The concerned health professionals to the population

emmanuel-breton-responsable-regional-apts(Granby) The Optilab project in the region, is to centralize most laboratory in Sherbrooke, sow more than ever the concern in the physician workforce. Of employee transfers to the central establishment and dozens of job losses are apprehended by the alliance of professional and technical personnel of the Health and Social Services (APTS). The union also believes that patients will suffer because of the efficiency of sample processing.

Eight laboratories territory of University Centre Integrated health and social services (CIUSSS) Estrie will be affected by the Optilab project, which is to take effect in 2019. Only the priority analyzes, including from the emergency and intensive care will be maintained locally. On their own, the Centre hospitalier de Granby (CHG) and the establishment Brome-Missisquoi-Perkins (BMP) Cowansville lose nearly 60% of their overall analysis. A situation denounced by the APTS members.

Isabelle Mantha, medical technologist at CHG for 16 years, gave Wednesday portrait of the situation. “We made the first steps announced in December 2012. Since then, it’s as if we always have a sword of Damocles over the head. Our concern dates back each time there is an announcement, she said. When we are told that it will remain 38% [Analysis] in Granby and 100% equals 50 technologists, the rule of three is easy. One may think that it will remain 17-18 technologists. “Moreover, the Estrie CIUSSS leaders had just to review the project Optilab before meeting with the media Wednesday.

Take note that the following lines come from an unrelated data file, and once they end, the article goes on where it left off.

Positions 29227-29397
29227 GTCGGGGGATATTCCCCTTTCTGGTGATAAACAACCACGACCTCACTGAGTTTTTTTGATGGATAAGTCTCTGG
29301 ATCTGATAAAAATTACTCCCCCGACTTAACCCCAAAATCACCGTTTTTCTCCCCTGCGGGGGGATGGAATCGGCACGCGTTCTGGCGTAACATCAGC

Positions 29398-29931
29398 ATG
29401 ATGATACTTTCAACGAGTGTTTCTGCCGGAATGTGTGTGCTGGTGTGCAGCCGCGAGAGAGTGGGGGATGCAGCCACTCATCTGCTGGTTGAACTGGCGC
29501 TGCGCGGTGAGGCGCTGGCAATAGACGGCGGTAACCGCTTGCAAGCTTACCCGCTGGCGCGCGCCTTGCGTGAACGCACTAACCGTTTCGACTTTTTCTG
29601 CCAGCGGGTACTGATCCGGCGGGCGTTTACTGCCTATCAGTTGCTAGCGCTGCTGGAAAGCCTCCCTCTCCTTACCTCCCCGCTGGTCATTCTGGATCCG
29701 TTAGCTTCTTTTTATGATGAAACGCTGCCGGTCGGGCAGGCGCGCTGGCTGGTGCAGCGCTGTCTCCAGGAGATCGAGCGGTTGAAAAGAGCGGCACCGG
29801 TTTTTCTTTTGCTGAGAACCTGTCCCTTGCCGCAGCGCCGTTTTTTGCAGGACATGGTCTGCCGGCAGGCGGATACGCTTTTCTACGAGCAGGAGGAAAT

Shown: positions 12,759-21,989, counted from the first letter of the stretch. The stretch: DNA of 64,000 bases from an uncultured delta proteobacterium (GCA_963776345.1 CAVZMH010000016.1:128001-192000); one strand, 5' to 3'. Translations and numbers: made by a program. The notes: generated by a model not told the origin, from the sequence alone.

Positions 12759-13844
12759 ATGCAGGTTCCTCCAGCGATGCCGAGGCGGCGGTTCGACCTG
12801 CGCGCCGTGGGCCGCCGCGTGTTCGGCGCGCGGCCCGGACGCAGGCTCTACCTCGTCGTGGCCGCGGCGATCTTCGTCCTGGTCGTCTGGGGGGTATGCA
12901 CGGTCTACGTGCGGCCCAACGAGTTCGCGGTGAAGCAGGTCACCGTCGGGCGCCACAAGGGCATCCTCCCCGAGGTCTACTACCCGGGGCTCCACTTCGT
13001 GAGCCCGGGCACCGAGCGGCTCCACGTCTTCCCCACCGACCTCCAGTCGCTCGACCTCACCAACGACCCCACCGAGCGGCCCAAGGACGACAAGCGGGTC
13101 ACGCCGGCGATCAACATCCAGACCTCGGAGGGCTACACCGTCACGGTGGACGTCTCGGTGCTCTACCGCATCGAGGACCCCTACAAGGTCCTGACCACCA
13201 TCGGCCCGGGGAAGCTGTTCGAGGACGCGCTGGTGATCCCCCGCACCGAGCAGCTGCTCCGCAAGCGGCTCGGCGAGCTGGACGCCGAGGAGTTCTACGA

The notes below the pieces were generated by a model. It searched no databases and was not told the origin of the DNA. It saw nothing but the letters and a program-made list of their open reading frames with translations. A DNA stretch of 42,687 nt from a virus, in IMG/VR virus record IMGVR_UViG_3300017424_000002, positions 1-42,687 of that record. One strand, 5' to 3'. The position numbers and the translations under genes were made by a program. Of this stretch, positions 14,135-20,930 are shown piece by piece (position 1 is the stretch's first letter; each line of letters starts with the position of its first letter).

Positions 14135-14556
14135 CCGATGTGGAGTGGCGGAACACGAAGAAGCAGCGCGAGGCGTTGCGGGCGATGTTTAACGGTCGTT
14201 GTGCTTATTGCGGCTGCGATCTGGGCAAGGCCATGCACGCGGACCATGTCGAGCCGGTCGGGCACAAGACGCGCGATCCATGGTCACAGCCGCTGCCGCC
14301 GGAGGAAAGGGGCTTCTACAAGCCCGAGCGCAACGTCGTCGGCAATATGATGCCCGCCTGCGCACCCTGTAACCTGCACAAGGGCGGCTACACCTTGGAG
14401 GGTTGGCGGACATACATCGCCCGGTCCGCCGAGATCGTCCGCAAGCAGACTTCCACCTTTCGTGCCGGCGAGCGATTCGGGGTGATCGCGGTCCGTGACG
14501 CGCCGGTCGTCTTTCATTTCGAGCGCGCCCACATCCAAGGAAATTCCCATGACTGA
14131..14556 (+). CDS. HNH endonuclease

The fact that the specimens proceed along dozens of kilometers to the laboratory of Fleurimont, a hundred kilometers in the case of CHG, including leaves presage many errors and breakage of samples, for its part, argues Emmanuel Breton, leader Regional for the APTS.

Concerns about the ineffectiveness of Optilab were also raised by staff of the central institution affiliated to the Centre hospitalier universitaire de Sherbrooke (CHUS), the laboratory technician Carine Bergeron was made the spokesman. “We do not know what happens. We see volumes increase for now. We do more with less. We are not replaced. It causes delays which impact directly on the patient, she lamented, adding that the staff is already “overloaded”. There already has samples that are lost and Optilab not started yet. ”

The reorganization of laboratories and centralized computer system also bring their share of problems, said Mr. Breton. “Right now, the facilities do not talk [between laboratories]. A medical technologist may look in a patient’s file to check the disease history, has he exemplified. If it is in Granby, she can see the data Cowansville, but not those of Sherbrooke [or elsewhere in the territory]. It will take the implementation of a new system. ”

Loss of expertise
Dr. Jean Joly, a microbiologist at CHG, also supported the protest movement APTS concerning the centralization of laboratory analyzes in Sherbrooke “to the detriment” of the regional hospitals. “In a field such as microbiology, an important analysis is to look at the specimen directly. If you look only urgent specimens, you lose the expertise and you have more difficulty interpreting them, “he argues.

Dr. Joly also raised the lack of transparency CIUSSS of the Eastern Townships in the case so far. “One of the worrying aspects is that speaks to invest in Sherbrooke to develop laboratories and disinvestment here. Despite repeated requests, no one has provided cost analysis, “proclaimed a health specialist.

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